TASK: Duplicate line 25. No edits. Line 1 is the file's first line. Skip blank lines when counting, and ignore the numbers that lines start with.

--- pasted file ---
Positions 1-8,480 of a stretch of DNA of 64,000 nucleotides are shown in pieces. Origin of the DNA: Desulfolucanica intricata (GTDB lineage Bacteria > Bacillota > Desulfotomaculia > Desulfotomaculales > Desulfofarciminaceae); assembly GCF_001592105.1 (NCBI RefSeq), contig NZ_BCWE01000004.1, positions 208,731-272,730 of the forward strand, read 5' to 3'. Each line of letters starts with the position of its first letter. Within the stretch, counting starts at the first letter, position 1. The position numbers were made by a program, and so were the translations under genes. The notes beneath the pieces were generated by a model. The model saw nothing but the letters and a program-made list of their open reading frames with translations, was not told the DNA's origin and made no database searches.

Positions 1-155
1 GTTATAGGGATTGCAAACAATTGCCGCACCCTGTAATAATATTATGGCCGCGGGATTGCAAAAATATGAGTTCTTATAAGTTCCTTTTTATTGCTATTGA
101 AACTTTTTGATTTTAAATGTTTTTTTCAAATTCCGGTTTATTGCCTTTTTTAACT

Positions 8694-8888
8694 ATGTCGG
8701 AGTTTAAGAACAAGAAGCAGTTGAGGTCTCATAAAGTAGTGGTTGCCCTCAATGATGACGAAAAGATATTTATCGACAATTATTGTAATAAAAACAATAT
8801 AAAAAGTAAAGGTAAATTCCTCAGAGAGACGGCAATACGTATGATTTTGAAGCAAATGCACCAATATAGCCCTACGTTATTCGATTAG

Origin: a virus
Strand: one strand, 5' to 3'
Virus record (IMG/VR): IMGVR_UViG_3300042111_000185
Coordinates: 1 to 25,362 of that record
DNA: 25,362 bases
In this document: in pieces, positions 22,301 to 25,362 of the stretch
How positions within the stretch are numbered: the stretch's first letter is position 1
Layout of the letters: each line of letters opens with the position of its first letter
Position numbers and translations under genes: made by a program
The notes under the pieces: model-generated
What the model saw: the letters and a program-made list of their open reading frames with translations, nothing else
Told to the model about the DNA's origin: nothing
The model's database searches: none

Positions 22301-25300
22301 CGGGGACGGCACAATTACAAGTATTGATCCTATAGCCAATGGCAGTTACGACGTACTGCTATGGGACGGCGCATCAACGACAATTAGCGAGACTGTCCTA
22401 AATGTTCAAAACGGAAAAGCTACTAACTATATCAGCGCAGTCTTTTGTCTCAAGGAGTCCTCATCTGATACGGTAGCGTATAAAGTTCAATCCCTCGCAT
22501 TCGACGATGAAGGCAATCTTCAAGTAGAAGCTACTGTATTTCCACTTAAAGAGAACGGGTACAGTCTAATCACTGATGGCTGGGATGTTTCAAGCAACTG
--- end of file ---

22501 TCGACGATGAAGGCAATCTTCAAGTAGAAGCTACTGTATTTCCACTTAAAGAGAACGGGTACAGTCTAATCACTGATGGCTGGGATGTTTCAAGCAACTG